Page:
Published on Thursday, December 19, 2019
By: Annie Oeth, [email protected]
Born with a bilateral cleft lip and palate and a cleft on the left side of his face, Both “Scotty” Virak was abandoned as a newborn in the crowded city of Phnom Penh, Cambodia.
“The authorities contacted me and said they had this abandoned baby, but our organization wasn’t ready to take a baby yet,” said Alli Mellon. “We were planning to open a children’s home but not until spring. I couldn’t turn him away. I knew he was meant to be mine.”
A Clinton native, Mellon is founder and executive director of The Hard Places Community, a nonprofit that helps children in Cambodia, Greece, Madagascar and India escape trauma, human trafficking and sexual abuse. She lives in Cambodia.
Surgery to repair those clefts brings the two nearly 15,000 miles to the University of Mississippi Medical Center and its pediatric arm, Children’s of Mississippi. Dr. Ian Hoppe, who heads pediatric craniofacial plastic surgery at UMMC, has performed two repairs on Scotty, who was adopted by Mellon.
“He is a beautiful surprise who brings joy and love to our family every day,” said Mellon, who has also adopted two 10-year-old girls, a 6-year-old boy and a 5-year-old girl.
Scotty’s recovering nicely from palate surgery Dec. 9 that is allowing him to have an easier time eating, said Hoppe, “I performed a repair to his lip deformity earlier this year,” Hoppe said. “We normally proceed with closure of the palate around a year of age, and in that surgery, we addressed his nose. He may need a larger reconstruction for that abnormality later in life, but he’s doing very well now.”
Children’s of Mississippi, which includes the state’s only children’s hospital, has the state’s only Pediatric Craniofacial Center certified by the American Cleft Palate-Craniofacial Association.
ACPA certification requires a multidisciplinary team including a surgeon trained in transcranial cranio-maxillofacial surgery, a neurosurgeon, a psychologist for neurodevelopmental and cognitive assessment, an ophthalmologist, a social worker, a geneticist, a speech therapist, a dentist and an orthodontist.
“The depth and breadth of knowledge required for ACPA certification are wide, and their standards are high,” Hoppe said. “Having the resources of an academic medical center means we can offer the complete spectrum of care needed by patients born with cleft lip and palates and complex facial clefts.”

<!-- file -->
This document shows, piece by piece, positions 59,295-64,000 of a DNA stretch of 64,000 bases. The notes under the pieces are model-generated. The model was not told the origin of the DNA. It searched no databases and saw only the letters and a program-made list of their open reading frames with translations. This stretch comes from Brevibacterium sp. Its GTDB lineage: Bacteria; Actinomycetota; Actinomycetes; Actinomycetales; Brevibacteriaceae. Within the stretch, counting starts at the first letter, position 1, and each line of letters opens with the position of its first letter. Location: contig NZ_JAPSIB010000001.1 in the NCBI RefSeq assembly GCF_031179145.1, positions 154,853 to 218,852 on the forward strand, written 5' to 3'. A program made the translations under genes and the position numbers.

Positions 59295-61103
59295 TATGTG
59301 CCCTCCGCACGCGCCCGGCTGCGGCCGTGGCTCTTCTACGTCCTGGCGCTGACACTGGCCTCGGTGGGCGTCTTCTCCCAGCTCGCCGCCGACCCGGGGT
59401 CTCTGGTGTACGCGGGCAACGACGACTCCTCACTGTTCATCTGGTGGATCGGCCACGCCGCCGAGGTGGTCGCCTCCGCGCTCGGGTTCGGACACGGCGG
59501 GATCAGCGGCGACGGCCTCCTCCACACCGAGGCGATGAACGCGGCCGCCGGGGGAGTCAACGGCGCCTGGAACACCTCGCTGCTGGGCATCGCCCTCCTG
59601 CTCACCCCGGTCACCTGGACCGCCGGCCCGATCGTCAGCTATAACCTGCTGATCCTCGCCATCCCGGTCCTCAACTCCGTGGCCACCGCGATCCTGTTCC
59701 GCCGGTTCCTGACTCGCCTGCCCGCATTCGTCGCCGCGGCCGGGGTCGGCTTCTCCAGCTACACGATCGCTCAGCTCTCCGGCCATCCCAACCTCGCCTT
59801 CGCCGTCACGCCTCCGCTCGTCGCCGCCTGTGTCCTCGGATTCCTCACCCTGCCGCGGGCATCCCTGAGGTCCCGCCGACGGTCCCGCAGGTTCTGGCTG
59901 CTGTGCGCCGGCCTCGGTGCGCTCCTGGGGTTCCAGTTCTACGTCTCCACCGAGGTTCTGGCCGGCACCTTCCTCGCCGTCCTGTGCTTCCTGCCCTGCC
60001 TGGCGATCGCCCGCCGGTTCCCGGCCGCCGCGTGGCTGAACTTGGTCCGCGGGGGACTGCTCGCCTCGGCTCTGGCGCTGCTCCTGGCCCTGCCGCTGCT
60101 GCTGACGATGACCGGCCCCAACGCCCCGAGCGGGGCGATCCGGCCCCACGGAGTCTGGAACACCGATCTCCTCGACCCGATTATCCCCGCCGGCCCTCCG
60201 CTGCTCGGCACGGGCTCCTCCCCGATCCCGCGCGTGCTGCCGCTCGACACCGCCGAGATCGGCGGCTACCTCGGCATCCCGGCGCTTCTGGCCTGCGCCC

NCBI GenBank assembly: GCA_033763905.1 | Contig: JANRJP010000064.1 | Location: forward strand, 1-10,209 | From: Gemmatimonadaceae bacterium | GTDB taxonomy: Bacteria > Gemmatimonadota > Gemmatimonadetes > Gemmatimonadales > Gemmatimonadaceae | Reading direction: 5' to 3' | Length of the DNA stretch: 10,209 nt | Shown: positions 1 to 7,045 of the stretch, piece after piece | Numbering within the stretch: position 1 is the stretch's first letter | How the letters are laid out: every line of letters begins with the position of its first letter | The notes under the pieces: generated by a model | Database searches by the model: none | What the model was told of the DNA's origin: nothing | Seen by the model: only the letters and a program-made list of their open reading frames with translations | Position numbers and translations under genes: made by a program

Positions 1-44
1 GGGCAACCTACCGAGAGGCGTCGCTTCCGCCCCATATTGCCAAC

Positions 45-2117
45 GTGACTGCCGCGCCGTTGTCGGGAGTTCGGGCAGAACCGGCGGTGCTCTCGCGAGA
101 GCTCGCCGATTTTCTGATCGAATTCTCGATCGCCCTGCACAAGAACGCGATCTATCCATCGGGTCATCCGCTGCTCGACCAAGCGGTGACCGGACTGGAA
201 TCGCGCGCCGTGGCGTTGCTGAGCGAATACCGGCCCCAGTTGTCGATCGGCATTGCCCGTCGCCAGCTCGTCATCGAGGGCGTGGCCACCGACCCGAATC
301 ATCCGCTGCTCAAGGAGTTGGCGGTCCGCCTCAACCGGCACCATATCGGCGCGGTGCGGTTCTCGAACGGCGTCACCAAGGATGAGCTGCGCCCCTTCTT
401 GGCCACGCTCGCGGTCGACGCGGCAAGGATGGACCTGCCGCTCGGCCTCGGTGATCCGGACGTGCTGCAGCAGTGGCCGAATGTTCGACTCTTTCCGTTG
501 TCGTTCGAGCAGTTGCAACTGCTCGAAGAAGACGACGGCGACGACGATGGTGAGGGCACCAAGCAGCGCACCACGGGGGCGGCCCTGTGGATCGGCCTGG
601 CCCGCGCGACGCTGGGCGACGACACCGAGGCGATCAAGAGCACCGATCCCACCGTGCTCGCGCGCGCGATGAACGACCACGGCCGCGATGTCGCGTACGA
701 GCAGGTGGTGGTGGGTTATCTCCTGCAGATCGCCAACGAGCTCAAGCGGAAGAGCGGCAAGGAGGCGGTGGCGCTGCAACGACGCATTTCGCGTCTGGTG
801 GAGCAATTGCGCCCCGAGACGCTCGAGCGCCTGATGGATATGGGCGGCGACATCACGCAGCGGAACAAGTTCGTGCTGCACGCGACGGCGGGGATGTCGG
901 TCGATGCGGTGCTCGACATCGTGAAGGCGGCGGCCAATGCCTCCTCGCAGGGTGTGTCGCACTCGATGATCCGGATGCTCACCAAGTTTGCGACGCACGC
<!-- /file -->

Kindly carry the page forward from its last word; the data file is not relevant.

Children born with cleft lips, palates and facial clefts may have issues with breathing and feeding, and later, with speech. Patients with rare clefts that involve the eye also need ophthalmology care.
About one in every 1,600 babies is born with a cleft lip and palate, according to the U.S. Centers for Disease Control and Prevention. Complex facial clefts are very rare and their prevalence is not well understood.
Visiting Hoppe for follow-up care in December, a nearly 1-year-old Scotty was wearing sneakers, khakis and a thick cardigan.
“He’s not used to being bundled up,” Mellon said. “Temperatures in Cambodia are usually in the 90s.”
To get to this latest visit, Mellon and Scotty flew from Phnom Penh to China, then to Los Angeles, where they had a 12-hour layover, and then to Nashville for a visit with her sister, Lisa. The trip usually includes about 30 hours of flying time.
“We watch movies to keep from going stir crazy,” she said of the lengthy flights.
About seven months post-surgery, little evidence of Scotty’s cleft lip remains. Since his most recent surgery, eating is easier, and Scotty is a happy, active toddler.
His first surgery, on May 6, was as a 5-month-old. “He got his stitches out May 13, and he’s done really well,” Mellon said. “He doesn’t always like to have his face touched, but he gets facial massages four times a day to help in healing.”
Mellon’s mother, Barbara Mellon, loves having her daughter and Scotty in Clinton when follow-up visits at Children’s of Mississippi are needed.
“We just love him,” she said, “and we love taking care of him. He is so sweet.”